The idea that Americans might take to a small car–no, a really small car–was something that cigar-chomping Nash president George W. Mason pondered for quite some time. Despite his own king-size proportions, Mason believed that there would be a ready consumer base for a pint-size runabout, as the two-car family was becoming a reality in postwar America. Noting the trickle of cars beginning to come over from Europe, he decided to outsource the manufacture of the little car of his dreams. The Metropolitan would be produced overseas to take advantage of lower labor costs and the availability of off-the-shelf small-car-appropriate components.
Donald Healey had introduced Mason to Len Lord, Austin’s president, and a deal was struck for Austin, soon part of the British Motor Corporation, to produce the American-designed Metropolitan in England. Lilliputian locomotion was courtesy of Austin’s 1200-cc engine developing 42 hp. Bodies, both hardtop and jaunty convertible, were of unit construction like the “senior” Nash lines. In 1956, a more robust 1500-cc four-cylinder was installed, boosting power all the way to a scorching 52 hp. The column-mounted shifter controlled a three-speed gearbox–BMC tossed out a fourth gear to accommodate American tastes–and the little charmer was softly sprung, American-style. Shorter than a , the body is tall and sits on a narrow track and skinny tires; hard cornering is definitely out of the question. As if to emphasize its nonsporting nature, a bench offers theoretical three-across seating.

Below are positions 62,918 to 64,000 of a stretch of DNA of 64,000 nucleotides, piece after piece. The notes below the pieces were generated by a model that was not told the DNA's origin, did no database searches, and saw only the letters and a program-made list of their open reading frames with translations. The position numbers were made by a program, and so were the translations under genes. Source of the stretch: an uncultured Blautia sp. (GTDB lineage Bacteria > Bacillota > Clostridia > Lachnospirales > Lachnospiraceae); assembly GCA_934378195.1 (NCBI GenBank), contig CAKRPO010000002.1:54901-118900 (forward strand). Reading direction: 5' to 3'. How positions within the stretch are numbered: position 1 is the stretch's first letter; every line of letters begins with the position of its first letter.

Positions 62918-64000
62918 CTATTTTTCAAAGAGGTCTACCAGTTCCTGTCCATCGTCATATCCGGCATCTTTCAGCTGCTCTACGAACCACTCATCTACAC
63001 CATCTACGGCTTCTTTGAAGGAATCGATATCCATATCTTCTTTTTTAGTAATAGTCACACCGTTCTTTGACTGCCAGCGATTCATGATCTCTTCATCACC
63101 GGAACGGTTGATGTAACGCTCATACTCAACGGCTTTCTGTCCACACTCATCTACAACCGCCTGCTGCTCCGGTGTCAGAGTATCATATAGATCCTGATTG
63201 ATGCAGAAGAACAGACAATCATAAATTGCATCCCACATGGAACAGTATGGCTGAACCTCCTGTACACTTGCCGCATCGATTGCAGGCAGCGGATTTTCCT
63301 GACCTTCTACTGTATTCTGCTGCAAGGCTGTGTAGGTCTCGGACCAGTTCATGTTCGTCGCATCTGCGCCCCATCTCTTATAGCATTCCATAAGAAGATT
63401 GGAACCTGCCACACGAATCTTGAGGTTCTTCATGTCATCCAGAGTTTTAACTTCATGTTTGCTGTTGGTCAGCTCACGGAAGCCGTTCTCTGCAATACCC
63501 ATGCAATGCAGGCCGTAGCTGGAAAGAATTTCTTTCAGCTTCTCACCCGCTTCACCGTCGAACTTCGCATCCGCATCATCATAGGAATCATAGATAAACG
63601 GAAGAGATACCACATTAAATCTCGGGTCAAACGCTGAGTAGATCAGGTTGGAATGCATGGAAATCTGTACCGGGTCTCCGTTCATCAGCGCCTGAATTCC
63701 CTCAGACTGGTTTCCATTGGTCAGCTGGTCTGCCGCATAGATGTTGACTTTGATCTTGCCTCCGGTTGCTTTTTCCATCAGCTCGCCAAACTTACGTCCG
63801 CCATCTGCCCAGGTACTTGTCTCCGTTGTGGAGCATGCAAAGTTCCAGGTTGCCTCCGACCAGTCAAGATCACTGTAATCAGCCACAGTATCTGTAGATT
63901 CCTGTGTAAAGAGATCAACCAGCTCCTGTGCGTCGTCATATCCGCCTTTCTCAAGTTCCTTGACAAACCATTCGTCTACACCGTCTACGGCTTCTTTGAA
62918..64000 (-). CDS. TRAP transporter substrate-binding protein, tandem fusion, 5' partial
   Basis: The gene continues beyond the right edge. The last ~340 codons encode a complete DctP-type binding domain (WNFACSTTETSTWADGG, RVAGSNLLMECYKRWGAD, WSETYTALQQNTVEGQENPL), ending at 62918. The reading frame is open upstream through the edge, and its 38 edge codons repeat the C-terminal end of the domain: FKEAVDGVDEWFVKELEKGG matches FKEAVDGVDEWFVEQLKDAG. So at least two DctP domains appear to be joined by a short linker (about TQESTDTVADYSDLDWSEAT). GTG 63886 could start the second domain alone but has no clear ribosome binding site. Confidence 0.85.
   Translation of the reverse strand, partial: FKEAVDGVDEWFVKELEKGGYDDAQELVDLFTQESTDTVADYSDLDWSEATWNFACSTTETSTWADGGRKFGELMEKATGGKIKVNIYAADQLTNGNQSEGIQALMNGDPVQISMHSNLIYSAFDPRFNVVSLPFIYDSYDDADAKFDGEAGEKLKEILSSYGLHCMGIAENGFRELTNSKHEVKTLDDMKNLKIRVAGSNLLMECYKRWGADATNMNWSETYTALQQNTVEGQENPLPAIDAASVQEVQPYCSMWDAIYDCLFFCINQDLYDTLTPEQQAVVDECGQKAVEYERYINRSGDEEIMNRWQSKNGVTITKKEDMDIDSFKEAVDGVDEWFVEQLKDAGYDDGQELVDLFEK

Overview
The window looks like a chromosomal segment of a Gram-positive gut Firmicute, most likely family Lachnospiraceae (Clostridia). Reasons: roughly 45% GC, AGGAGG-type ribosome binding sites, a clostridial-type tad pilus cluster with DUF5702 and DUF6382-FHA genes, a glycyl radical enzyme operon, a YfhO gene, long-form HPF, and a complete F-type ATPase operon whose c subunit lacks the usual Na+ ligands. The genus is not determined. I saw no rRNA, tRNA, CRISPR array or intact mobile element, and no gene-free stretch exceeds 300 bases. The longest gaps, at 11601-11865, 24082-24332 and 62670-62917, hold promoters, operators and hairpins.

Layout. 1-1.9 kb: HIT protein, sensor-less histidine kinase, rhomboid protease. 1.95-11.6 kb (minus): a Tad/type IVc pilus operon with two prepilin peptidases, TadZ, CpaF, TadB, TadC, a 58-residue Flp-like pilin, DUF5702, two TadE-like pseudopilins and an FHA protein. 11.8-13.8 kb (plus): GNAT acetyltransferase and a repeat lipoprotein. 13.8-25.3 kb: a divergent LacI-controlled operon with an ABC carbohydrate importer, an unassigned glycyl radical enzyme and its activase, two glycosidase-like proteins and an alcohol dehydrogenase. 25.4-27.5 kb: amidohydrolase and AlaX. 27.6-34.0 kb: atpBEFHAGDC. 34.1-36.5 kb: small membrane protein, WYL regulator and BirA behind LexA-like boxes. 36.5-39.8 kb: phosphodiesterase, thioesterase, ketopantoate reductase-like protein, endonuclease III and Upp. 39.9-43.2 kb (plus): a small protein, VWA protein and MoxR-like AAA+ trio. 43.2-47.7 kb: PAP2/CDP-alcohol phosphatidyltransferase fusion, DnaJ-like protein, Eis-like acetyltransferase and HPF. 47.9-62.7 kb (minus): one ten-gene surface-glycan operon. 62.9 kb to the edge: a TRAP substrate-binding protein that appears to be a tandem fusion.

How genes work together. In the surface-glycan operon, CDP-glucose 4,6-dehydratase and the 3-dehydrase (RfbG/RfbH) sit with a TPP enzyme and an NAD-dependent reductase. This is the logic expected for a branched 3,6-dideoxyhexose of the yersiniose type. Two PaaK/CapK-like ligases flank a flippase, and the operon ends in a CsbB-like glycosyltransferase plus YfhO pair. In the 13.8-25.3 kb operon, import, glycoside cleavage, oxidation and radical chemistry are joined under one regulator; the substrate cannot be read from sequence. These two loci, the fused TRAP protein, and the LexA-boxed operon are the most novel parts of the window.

The Metropolitan was never much competition for VW, American acceptance for which grew exponentially over those years, but it did achieve cult status in its time. The Met enjoyed a run of nine model years and wore a variety of badges, some simultaneously, including Nash, Hudson (when the two merged to form American Motors), and Austin. In the end, after the demise of the Nash and Hudson nameplates, Metropolitan was a mini-marque of its own.Let’s face it: the appeal now, as then, is the car’s all-consuming cuteness. It has an eager puppy-dog look, highlighted by bulbous bodywork and finished with a continental kit. Most sport nifty, two-tone paint jobs recalling an ice cream ‘n’ sherbet treat on a stick.
As an everyday driver, the Met lacks brio, with 0-to-60-mph times approaching half a minute. While this isn’t the car you’d want to take to the drags, it does have a nerdy kind of sex appeal. It exudes a carefree character that is both unconventional and nonthreatening, echoing the aesthetic from a more innocent time. Take one to a diner and see if carhops on roller skates don’t magically appear with a frosty shake–two straws, please. The Metropolitan makes friends standing still. Driving one anywhere is a bonus.
What to Pay
Decent convertibles generally command between $8000 and $19,000. Good coupes sell from $5000 to $12,000.
Two-door coupe or convertible.
94,986 total. About one in five were convertibles.
Watch Out For
Rust in the floors and the fenders, recurring ignition-rotor failure, “chop job” droptop conversions.
The Metropolitan Story by Patrick R. Foster, The Olde Milford Press, $28. www.oldemilfordpress.com
Nash-Austin Metropolitan: Gold Portfolio by R. M. Clarke, Brooklands Books, $33. www.amazon.com
SPARES & DEALERS
Metropolitan Pit Stop 800-677-5519 www.metpitstop.com
Metropolitan Restoration Service, Inc. 570-922-0012 www.metropolitan-restoration-service.com
Kip Motor Company 888-243-0440 www.kipmotor.com
Metropolitan Owners Club of North America www.mocna.us
Metropolitan Club of California, Ltd. www.metro.nash.org
A 1959 or later ragtop. We’d go for turquoise and white, Pee Wee Herman’s preferred paint scheme.